Let’s talk about creating good habits in three areas, Wellness, Performance, and Focus. Can you share three good habits that can lead to optimum wellness? Please share a story or example for each.

Cultivating optimum wellness is often overcomplicated, especially in the mainstream media. Before I shifted to business coaching, I was a wellness coach, and I helped hundreds of people gain energy, lose weight, create confidence, and feel amazing in their bodies, and 80% of their results came from the most simple things.

The top three habits that we would work together to create would be fueling their bodies with a balanced diet, seeking out intentional movement each day, and managing stress levels.

A balanced diet will look slightly different for everyone, but it ultimately comes down to being able to listen to your body and having enough nutrition knowledge to make mindful choices about how you fuel your body. For most people, that means eating plenty of fruits and vegetables, being intentional about getting enough protein, and incorporating moderate amounts of carbs and healthy fats. I see so many people going to extremes with their diets in order to get quick results, only to fall off track again — an ‘all or nothing’ cycle — when in reality, you don’t need to cut out any food groups or restrict yourself to reach your wellness goals, you simply need to find your own version of balance! You can start with one small habit, like adding a fruit or vegetable to each meal, which helps train your mind to look for nutritious options instead of immediately restricting the ‘unhealthy’ things.

When it comes to intentional, daily movement, the options are endless — you don’t need to put yourself into a box! Whether it’s a walk around your neighborhood, a hardcore weights session, a restorative yoga class, chasing your kids around, or dancing in your kitchen, it counts! The most important thing is that you get some sort of movement in each day and that you can stay consistent with it. Again, make the right choice EASY! Hint: it’s easier to stay consistent when you’re doing something you ENJOY, so don’t fall into the pressure of doing the latest and greatest workout class or whatever your friend swears by. When you move your body YOUR way, you will enjoy better moods, improved energy, and better performance in all other areas of your life.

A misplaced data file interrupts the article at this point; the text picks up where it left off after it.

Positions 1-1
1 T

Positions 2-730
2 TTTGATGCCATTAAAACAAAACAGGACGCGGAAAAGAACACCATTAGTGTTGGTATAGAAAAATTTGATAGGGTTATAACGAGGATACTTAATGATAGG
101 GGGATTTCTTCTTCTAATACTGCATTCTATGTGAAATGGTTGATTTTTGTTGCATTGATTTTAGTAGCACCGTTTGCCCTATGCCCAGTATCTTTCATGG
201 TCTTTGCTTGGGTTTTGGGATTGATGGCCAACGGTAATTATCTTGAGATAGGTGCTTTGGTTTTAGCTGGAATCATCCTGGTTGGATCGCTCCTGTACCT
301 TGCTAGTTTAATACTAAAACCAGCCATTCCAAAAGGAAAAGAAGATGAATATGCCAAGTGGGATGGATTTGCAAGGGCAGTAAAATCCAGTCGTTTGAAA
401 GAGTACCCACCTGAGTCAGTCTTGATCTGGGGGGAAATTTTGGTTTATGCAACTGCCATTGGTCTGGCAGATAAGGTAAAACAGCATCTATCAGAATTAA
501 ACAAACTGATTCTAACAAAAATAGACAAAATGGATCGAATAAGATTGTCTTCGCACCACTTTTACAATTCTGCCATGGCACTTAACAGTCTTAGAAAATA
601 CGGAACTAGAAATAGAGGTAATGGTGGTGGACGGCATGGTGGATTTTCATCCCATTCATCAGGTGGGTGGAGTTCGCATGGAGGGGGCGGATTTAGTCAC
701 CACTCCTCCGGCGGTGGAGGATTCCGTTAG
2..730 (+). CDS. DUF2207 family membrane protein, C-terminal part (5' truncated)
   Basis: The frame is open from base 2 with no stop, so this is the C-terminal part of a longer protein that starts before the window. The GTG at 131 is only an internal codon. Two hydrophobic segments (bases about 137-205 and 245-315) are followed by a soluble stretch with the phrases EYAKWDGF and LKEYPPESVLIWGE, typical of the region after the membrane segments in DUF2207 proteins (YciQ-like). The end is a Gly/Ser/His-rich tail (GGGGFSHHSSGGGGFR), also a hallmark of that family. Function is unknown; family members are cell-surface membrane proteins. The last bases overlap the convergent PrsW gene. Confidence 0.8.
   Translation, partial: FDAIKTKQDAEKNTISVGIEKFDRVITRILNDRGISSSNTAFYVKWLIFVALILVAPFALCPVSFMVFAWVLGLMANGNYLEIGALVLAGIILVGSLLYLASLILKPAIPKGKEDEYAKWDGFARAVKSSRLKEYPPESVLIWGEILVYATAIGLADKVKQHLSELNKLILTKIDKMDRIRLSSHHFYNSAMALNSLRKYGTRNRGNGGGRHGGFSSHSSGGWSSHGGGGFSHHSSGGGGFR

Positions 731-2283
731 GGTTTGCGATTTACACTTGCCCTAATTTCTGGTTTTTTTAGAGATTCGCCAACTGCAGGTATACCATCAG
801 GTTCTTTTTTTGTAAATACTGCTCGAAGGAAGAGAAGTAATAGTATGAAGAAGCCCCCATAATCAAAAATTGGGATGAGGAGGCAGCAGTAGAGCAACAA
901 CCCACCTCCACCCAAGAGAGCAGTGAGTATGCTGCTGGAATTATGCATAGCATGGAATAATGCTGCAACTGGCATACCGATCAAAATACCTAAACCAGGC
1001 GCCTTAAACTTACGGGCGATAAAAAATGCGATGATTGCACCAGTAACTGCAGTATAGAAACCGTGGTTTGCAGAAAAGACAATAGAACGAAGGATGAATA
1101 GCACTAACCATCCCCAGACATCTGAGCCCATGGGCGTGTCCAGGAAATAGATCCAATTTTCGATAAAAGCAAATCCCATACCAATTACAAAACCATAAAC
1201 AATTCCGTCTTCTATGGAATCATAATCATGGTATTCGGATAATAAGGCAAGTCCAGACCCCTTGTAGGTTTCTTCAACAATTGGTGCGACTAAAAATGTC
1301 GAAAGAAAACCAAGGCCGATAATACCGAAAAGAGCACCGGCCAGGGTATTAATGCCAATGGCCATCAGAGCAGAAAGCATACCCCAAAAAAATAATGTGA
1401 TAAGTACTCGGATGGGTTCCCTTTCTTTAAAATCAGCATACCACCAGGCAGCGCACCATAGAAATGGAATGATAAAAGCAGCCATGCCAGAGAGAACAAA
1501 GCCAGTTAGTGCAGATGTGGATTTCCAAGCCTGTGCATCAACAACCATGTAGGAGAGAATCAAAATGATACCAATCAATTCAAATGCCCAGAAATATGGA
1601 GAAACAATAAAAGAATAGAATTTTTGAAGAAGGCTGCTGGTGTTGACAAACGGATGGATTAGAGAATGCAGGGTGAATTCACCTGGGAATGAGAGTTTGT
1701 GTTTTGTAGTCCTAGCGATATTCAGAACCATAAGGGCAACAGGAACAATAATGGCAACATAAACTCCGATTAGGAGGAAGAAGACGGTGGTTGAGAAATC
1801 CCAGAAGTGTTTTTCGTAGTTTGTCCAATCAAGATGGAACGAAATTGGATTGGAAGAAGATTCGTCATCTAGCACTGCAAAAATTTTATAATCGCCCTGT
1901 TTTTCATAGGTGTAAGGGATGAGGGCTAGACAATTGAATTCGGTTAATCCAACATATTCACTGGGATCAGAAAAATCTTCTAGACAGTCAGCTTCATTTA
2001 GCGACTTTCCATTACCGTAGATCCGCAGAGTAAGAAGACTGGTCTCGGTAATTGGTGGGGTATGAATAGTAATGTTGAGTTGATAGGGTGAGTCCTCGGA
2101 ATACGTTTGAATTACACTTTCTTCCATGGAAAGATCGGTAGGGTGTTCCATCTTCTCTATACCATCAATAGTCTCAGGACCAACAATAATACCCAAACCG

Last but not least, managing your stress, which is probably the most crucial element of overall wellness. It’s often underplayed because our culture glorifies hustling, but when you manage your stress, ALL wellness markers improve. Studies have shown that stress impacts both short-term markers, like energy and decision-making, as well as long-term markers, like blood pressure and heart disease. One of my favorite stress-management habits is setting boundaries around work and technology. We often feel pressured to be constantly available and productive, but having time AWAY from the pressures of work and social media actually makes us better at what we do. An easy way to create boundaries is to have a cut-off time for using screens at night (ie 1 hour before bed) and using the screen-time features on your phone to track and limit how much time you can spend on certain apps throughout the day. I also recommend turning off your work and social media notifications as much as possible, even if just for a portion of the day.

Can you help explain some practices that can be used to develop those habits?

See above

Can you share three good habits that can lead to optimal performance at work or sport? Please share a story or example for each.

Something I learned as a college athlete was the power of visualization; my coach would always lead us through a visualization before every game and it gave me so much more clarity and confidence on the court. Now, I do the exact same thing for my business goals, whether it’s visualizing my big, long-term goals coming true, or simply how I want to show up and do the work for that day.